Brian Maffly, The Salt Lake Tribune September 23, 2014 — Study: Nevada withdrawals would hurt Snake Valley springs —For years, Snake Valley ranchers and environmentalists have complained Las Vegas’ designs on rural groundwater would wreck their livelihoods and dry up fragile desert ecosystems in Utah’s West Desert. After years of groundwater monitoring and data analysis, new science is now confirming those fears—which are driven by the Southern Nevada Water Authority’s (SNWA) proposal to tap Snake Valley aquifers. The U.S. Geological Survey last week published conclusions that the proposed withdrawals will depress groundwater levels and reduce discharge into the springs that support agriculture in this remote region straddling the Utah-Nevada line west of Delta — [Link to USGS sutdy — Report: 2014-5103]

September 21, 2014 — More drought forecast next year across West — RENO, Nev. Forecasters say severe drought or worse will continue into next year across much of the West, including parts of western Utah, most of Nevada and practically all of California. Below-normal precipitation and normal or above-normal temperatures are forecast in the week ahead, according to the National Weather Service, and experts say the three-year drought isn't likely to be relieved in October, November and December — AP [More Coverage —]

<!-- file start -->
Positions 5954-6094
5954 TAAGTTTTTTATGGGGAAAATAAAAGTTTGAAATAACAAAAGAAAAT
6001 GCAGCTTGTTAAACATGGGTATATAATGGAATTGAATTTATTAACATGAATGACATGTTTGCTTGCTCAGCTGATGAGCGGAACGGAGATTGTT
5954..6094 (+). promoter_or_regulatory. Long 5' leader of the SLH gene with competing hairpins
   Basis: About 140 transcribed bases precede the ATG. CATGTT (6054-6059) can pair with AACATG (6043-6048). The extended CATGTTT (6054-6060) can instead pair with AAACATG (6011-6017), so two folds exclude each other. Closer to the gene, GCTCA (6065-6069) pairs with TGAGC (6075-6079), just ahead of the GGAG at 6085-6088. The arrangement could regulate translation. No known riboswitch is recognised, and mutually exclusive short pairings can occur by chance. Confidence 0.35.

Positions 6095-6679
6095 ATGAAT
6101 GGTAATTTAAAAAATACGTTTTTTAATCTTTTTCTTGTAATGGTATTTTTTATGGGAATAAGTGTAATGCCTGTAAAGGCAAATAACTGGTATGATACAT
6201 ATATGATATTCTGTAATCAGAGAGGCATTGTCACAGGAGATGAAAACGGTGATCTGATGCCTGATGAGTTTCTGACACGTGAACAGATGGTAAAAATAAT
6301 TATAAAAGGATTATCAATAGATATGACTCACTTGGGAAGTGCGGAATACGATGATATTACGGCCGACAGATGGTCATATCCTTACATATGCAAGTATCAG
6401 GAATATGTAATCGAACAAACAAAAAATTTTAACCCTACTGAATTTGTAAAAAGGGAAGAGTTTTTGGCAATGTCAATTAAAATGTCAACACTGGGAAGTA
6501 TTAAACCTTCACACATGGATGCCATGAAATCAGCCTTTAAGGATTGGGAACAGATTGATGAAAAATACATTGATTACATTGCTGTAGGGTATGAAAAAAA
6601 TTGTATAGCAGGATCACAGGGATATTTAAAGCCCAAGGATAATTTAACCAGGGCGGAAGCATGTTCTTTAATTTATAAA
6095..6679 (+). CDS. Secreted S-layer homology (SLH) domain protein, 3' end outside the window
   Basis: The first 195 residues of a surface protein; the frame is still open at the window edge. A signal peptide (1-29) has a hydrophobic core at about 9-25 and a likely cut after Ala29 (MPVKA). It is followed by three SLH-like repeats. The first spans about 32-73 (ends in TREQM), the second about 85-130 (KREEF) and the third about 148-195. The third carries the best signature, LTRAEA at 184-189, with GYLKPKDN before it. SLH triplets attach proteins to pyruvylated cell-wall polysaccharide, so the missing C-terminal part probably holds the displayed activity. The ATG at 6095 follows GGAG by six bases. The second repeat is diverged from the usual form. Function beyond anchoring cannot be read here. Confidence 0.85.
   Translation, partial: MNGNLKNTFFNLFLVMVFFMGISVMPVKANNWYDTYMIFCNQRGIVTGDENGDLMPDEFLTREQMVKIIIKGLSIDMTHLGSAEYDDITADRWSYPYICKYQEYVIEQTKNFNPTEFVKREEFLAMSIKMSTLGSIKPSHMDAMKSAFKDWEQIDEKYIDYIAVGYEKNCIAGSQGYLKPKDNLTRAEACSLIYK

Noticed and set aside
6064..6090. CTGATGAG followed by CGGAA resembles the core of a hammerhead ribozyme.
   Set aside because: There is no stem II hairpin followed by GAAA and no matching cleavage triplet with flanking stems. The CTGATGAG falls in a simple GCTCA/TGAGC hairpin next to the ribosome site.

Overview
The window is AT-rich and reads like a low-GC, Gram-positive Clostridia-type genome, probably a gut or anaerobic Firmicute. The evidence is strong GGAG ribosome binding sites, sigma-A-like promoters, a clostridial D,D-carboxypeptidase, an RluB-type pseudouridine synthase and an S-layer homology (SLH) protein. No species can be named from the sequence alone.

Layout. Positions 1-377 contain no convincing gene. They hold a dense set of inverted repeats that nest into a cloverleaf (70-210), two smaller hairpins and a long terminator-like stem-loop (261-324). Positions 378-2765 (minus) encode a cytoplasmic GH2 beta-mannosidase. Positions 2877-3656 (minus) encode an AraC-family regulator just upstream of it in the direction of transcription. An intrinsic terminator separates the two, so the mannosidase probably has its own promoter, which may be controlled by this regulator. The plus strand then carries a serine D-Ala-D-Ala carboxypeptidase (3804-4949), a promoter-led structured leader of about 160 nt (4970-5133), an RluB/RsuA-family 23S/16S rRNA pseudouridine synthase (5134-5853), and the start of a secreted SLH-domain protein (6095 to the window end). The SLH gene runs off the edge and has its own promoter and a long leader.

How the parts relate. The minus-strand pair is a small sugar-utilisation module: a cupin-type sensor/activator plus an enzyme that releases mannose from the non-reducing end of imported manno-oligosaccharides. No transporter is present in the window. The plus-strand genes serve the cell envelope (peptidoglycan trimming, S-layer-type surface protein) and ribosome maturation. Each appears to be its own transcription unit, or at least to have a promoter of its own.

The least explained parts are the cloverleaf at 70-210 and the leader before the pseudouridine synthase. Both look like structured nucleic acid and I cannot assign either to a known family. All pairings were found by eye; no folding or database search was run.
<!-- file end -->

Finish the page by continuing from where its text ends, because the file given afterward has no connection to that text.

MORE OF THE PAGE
September 18, 2014 — With Close to Average Runoff, Lake Mead Holds Its Own in Late Summer — Lake Mead, the vast reservoir behind iconic Hoover Dam outside Las Vegas, is holding its own in later summer, after plummeting in July past levels not seen since it first filled in the 1930s. The surface elevation of Lake Mead reached the historic low of 1,081.75 feet above sea level during the week of July 7, according to the Bureau of Reclamation. On Aug. 13, the bureau reported the level at 1,080. But as of Wednesday, it had inched back to 1,081.31. —

September 17, 2014 — Flowing Toward 2050: Utah’s Water Outlook — Utah’s population is projected to grow by 2.5 million people in the next 35 years. The implications of this projected growth are far reaching for state and local agencies and for policy makers. Previous reports in the 2014 population growth series have discussed where growth will occur, who new Utahns will be, and what they will need to continue to have the quality of life that current Utahns enjoy. This report, the third in a four-part series, focuses on the interaction between population growth and future water supply —